|Publication number||US6334889 B1|
|Application number||US 09/387,757|
|Publication date||Jan 1, 2002|
|Filing date||Sep 1, 1999|
|Priority date||Sep 1, 1999|
|Also published as||CA2317304A1, CN1286131A, CN100374182C, EP1080772A1|
|Publication number||09387757, 387757, US 6334889 B1, US 6334889B1, US-B1-6334889, US6334889 B1, US6334889B1|
|Inventors||James Smolarek, Jeffert John Nowobilski, Mark William Ackley|
|Original Assignee||Praxair Technology, Inc.|
|Export Citation||BiBTeX, EndNote, RefMan|
|Patent Citations (24), Referenced by (27), Classifications (12), Legal Events (5)|
|External Links: USPTO, USPTO Assignment, Espacenet|
The present invention relates to adsorbent beds, and in particular relates to systems for restraining particulates in the adsorbent beds that are subject to the forces of gas or fluid flow. The particulates are restrained against movement resulting, for example, in fluidization of the adsorbent bed. More particularly, in a cylindrical adsorbent bed, a bladder at an end of the adsorbent bed applies pressure to the adsorbent packing of the bed to restrain the packing, i.e. to keep the adsorbent packing from moving and becoming fluidized.
In an adsorber apparatus, the flow capacity of adsorbent beds is limited by the flow at which the bed becomes fluidized. When the bed becomes fluidized the adsorbent begins to degrade and channeling causes the efficiency of the adsorption process to drop considerably. When an adsorbent bed is properly restrained fluidization will not occur and the capacity of the adsorption process will thereby not be limited by this point. Restraining the bed therefore will permit a significant increase in flow capacity and thus a corresponding reduction in capital costs.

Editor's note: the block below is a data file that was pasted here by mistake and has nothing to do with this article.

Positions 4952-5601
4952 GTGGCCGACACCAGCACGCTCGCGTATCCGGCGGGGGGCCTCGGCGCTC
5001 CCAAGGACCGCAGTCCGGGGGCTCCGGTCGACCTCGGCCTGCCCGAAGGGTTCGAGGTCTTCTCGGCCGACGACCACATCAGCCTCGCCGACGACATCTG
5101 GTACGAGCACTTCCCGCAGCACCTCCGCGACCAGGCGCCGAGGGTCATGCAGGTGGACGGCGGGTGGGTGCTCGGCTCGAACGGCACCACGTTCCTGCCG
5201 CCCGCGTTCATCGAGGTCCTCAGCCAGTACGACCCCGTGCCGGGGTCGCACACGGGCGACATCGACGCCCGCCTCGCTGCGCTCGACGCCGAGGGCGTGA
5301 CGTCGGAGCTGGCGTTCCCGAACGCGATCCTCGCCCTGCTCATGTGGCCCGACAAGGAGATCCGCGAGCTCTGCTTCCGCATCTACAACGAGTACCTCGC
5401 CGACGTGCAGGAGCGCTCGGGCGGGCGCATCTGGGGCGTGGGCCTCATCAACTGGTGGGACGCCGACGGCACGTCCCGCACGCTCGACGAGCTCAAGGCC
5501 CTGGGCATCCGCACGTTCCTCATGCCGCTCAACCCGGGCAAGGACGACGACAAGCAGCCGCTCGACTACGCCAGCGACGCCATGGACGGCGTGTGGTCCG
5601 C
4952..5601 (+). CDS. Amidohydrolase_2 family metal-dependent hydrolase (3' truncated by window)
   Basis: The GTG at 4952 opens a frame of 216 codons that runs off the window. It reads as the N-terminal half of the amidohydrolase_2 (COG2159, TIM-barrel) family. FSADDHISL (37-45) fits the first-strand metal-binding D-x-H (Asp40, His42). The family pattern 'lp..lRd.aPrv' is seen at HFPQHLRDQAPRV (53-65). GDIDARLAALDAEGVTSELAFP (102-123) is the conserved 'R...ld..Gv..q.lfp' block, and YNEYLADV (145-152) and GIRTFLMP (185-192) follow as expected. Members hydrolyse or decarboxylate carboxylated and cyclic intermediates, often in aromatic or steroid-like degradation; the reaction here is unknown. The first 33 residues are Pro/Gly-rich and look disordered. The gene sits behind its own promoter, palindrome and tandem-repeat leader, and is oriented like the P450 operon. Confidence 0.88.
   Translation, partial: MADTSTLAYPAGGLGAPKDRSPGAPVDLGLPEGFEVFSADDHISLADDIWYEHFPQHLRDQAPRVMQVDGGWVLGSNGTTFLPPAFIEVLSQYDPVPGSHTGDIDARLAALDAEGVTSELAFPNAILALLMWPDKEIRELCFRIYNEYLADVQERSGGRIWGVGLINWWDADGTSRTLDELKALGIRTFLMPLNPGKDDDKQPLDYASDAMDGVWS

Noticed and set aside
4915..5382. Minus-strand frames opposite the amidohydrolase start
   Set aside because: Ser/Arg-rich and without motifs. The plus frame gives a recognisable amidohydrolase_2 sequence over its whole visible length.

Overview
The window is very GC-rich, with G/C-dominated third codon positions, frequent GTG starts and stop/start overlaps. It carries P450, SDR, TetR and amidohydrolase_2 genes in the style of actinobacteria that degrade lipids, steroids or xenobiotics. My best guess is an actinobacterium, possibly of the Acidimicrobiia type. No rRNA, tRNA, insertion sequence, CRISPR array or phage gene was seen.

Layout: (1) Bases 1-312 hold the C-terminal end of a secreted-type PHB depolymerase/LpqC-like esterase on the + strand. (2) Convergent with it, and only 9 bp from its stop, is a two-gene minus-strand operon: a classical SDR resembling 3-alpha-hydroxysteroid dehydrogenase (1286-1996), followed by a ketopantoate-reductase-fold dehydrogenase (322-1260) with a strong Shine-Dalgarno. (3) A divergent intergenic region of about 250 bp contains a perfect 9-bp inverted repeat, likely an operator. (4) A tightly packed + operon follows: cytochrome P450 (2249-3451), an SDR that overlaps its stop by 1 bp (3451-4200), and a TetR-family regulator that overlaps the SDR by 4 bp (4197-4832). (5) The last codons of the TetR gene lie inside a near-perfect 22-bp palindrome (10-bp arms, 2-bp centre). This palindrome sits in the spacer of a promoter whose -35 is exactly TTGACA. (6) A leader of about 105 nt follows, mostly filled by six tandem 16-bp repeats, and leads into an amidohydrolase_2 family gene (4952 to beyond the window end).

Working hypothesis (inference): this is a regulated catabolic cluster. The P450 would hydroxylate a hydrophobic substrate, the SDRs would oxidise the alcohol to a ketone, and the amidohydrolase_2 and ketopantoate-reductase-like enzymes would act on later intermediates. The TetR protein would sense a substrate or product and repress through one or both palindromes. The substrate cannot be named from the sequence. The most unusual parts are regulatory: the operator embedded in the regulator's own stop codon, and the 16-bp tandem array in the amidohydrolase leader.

Improvements in gas separation process performance are currently being realized as a result of enhanced adsorption rate. Furthermore, adsorption rate considerations have resulted in a number of configurations calling for small particles throughout the adsorber as well as layers or mixtures of particles of different average particle size. For example, it is known that using particles having a larger size can reduce fluidization and minimize pressure drop. On the other hand, smaller particles are preferred for overcoming limitations to process performance such as, for example, the adsorption rate. However, fluidization is more likely to occur at decreasing flow velocity as the size of particles is decreased, thereby limiting the particle size for a process conducted at given flow rate, i.e., particles of a particular size establish a fluidization limit, a maximum flow velocity which if exceeded requires either the reduction in flow velocity or the constraint of the particles at one or both ends of the bed. Fluidization can be eliminated or reduced for all particle sizes in axial flow adsorbers if the free adsorbent surface of the bed is constrained. Other reasons for constraining adsorbents in axial flow adsorbers include elimination of scouring of the top of the bed due to high velocity purge or repressurization flows, shop-loading of adsorber vessels and prevention of “bumping” or temporary lifting due to pressure disturbances from valve operations.